Seeing What Others Don't

The Remarkable Ways We Gain Insights


By Gary Klein

Formats and Prices




$15.99 CAD



  1. ebook $11.99 $15.99 CAD
  2. Trade Paperback $17.99 $22.99 CAD

This item is a preorder. Your payment method will be charged immediately, and the product is expected to ship on or around June 25, 2013. This date is subject to change due to shipping delays beyond our control.

Insights — like Darwin’s understanding of the way evolution actually works, and Watson and Crick’s breakthrough discoveries about the structure of DNA — can change the world. We also need insights into the everyday things that frustrate and confuse us so that we can more effectively solve problems and get things done. Yet we know very little about when, why, or how insights are formed — or what blocks them. In Seeing What Others Don’t, renowned cognitive psychologist Gary Klein unravels the mystery.

Klein is a keen observer of people in their natural settings — scientists, businesspeople, firefighters, police officers, soldiers, family members, friends, himself — and uses a marvelous variety of stories to illuminate his research into what insights are and how they happen. What, for example, enabled Harry Markopolos to put the finger on Bernie Madoff? How did Dr. Michael Gottlieb make the connections between different patients that allowed him to publish the first announcement of the AIDS epidemic? What did Admiral Yamamoto see (and what did the Americans miss) in a 1940 British attack on the Italian fleet that enabled him to develop the strategy of attack at Pearl Harbor? How did a “smokejumper” see that setting another fire would save his life, while those who ignored his insight perished? How did Martin Chalfie come up with a million-dollar idea (and a Nobel Prize) for a natural flashlight that enabled researchers to look inside living organisms to watch biological processes in action?

Klein also dissects impediments to insight, such as when organizations claim to value employee creativity and to encourage breakthroughs but in reality block disruptive ideas and prioritize avoidance of mistakes. Or when information technology systems are “dumb by design” and block potential discoveries.

Both scientifically sophisticated and fun to read, Seeing What Others Don’t shows that insight is not just a “eureka!” moment but a whole new way of understanding.




How Do Insights Get Triggered?


Hunting for Insights

THIS WASNT SUPPOSED TO BE A MYSTERY STORY. It started out innocently as a collection of clippings from newspapers and magazines. I would come across an article describing how someone made an unusual discovery, and I’d add it to a stack on my desk. The stack included notes describing stories I’d heard during interviews or in conversations. Like other enthusiasms, the stack sometimes got covered up in the competition for space. But unlike the rest, this stack survived. Whenever it got completely buried, it recovered each time I found another article and searched for a place to put it. This pile of clippings endured the occasional bursts of house cleaning that sent many of its neighbors into the purgatory of my file cabinets, if not the trash basket. I’m not sure why it survived. I didn’t have any grand plans for it. I just liked adding new material to it. And I liked sifting through it every few months, savoring the stories.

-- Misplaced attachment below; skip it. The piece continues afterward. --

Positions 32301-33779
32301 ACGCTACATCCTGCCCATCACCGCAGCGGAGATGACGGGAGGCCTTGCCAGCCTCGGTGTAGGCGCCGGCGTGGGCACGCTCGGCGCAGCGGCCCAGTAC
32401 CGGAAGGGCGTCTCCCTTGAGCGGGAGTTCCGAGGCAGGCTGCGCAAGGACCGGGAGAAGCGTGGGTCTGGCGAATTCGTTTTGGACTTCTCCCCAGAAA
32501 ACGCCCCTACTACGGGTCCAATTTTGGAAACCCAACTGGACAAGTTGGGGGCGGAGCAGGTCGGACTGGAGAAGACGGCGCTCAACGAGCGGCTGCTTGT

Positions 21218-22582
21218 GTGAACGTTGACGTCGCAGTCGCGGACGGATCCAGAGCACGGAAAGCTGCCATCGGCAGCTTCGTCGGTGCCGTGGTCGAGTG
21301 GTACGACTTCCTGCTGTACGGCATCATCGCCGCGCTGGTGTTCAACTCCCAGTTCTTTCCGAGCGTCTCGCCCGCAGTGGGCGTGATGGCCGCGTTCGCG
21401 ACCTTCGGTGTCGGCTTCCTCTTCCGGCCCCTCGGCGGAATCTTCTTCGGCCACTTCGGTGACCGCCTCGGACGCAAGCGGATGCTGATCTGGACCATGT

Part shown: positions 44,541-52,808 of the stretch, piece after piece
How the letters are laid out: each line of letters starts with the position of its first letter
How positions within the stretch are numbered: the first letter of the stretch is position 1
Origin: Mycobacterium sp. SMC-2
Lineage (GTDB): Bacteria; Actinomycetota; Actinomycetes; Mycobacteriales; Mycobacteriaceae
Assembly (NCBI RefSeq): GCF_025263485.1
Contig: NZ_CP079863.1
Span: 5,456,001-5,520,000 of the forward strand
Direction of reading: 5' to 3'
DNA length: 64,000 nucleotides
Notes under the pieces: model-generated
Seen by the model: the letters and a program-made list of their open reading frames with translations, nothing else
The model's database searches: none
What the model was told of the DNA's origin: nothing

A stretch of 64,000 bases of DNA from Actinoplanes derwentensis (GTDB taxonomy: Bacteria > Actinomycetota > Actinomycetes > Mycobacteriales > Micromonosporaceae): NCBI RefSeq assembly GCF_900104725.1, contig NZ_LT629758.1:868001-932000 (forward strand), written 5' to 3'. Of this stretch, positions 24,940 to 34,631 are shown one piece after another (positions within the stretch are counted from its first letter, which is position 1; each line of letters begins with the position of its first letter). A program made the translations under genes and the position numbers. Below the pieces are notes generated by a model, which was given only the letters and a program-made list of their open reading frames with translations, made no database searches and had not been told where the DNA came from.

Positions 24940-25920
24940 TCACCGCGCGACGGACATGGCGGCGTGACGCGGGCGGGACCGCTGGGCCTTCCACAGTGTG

Here’s an example of the type of incident that made its way into my stack. Two cops were stuck in traffic, but they didn’t feel impatient. They were on a routine patrol, and not much was going on that morning. The older cop was driving. He’s the one who told me the story, proud of his partner. As they waited for the light to change, the younger cop glanced at the fancy new BMW in front of them. The driver took a long drag on his cigarette, took it out of his mouth, and flicked the ashes onto the upholstery.

“Did you see that? He just ashed his car,” the younger cop exclaimed. He couldn’t believe it. “That’s a new car and he just ashed his cigarette in that car.” That was his insight. Who would ash his cigarette in a brand new car? Not the owner of the car. Not a friend who borrowed the car. Possibly a guy who had just stolen the car. As the older cop described it, “We lit him up. Wham! We’re in pursuit, stolen car. Beautiful observation. Genius. I wanted to hug him it was so smart.”

I like this kind of story that shows people being clever, noticing things that aren’t obvious to others. They’re a refreshing antidote to all the depressing tales in the popular press about how irrational and biased we can be. It feels good to document times when people like the young police officer make astute observations.

What changed the fate of this stack of discoveries was that I couldn’t answer an important question. I am a cognitive psychologist and have spent my career observing the way people make decisions. Different types of groups invite me to give talks about my work. In 2005, I learned about a movement called “positive psychology,” which was started by Martin Seligman, a psychotherapist who concluded that his profession was out of balance. Therapists tried to make disturbed and tormented people less miserable. However, eliminating their misery just left them at zero. What about the positive side of their experience? Seligman was looking for ways to add meaning and pleasure to the lives of his clients.

I felt that the concept of positive psychology applied to decision making as well. Decision researchers were trying to reduce errors, which is important, but we also needed to help people gain expertise and make insightful decisions. Starting in 2005, I added a slide to my presentations showing two arrows to illustrate what I meant. Here is an updated version of that slide:

To improve performance, we need to do two things. The down arrow is what we have to reduce, errors. The up arrow is what we have to increase, insights. Performance improvement depends on doing both of these things.

We tend to look for ways to eliminate errors. That’s the down arrow. But if we eliminate all errors we haven’t created any insights. Eliminating errors won’t help us catch a car thief who chooses the wrong moment to flick his ashes.